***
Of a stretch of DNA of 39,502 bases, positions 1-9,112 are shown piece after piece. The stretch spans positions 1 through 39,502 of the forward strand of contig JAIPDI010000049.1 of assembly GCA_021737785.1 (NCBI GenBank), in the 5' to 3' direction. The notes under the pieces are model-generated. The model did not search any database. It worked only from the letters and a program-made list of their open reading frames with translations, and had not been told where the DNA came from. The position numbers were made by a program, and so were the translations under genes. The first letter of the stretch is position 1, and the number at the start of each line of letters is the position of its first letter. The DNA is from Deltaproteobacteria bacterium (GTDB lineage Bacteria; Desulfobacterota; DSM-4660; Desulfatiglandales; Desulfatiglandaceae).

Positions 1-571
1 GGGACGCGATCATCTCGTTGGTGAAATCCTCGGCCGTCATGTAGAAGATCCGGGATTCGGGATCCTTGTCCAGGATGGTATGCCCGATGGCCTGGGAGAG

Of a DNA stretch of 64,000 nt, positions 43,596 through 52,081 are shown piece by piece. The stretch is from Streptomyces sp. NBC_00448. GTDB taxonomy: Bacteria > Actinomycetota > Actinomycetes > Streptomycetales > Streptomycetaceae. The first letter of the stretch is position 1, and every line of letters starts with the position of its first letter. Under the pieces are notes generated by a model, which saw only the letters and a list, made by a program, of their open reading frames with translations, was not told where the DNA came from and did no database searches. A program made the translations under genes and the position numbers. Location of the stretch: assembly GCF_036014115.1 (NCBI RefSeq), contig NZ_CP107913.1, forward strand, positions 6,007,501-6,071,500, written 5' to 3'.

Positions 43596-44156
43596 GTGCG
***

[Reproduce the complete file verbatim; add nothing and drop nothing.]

Of a stretch of DNA of 39,502 bases, positions 1-9,112 are shown piece after piece. The stretch spans positions 1 through 39,502 of the forward strand of contig JAIPDI010000049.1 of assembly GCA_021737785.1 (NCBI GenBank), in the 5' to 3' direction. The notes under the pieces are model-generated. The model did not search any database. It worked only from the letters and a program-made list of their open reading frames with translations, and had not been told where the DNA came from. The position numbers were made by a program, and so were the translations under genes. The first letter of the stretch is position 1, and the number at the start of each line of letters is the position of its first letter. The DNA is from Deltaproteobacteria bacterium (GTDB lineage Bacteria; Desulfobacterota; DSM-4660; Desulfatiglandales; Desulfatiglandaceae).

Positions 1-571
1 GGGACGCGATCATCTCGTTGGTGAAATCCTCGGCCGTCATGTAGAAGATCCGGGATTCGGGATCCTTGTCCAGGATGGTATGCCCGATGGCCTGGGAGAG

Of a DNA stretch of 64,000 nt, positions 43,596 through 52,081 are shown piece by piece. The stretch is from Streptomyces sp. NBC_00448. GTDB taxonomy: Bacteria > Actinomycetota > Actinomycetes > Streptomycetales > Streptomycetaceae. The first letter of the stretch is position 1, and every line of letters starts with the position of its first letter. Under the pieces are notes generated by a model, which saw only the letters and a list, made by a program, of their open reading frames with translations, was not told where the DNA came from and did no database searches. A program made the translations under genes and the position numbers. Location of the stretch: assembly GCF_036014115.1 (NCBI RefSeq), contig NZ_CP107913.1, forward strand, positions 6,007,501-6,071,500, written 5' to 3'.

Positions 43596-44156
43596 GTGCG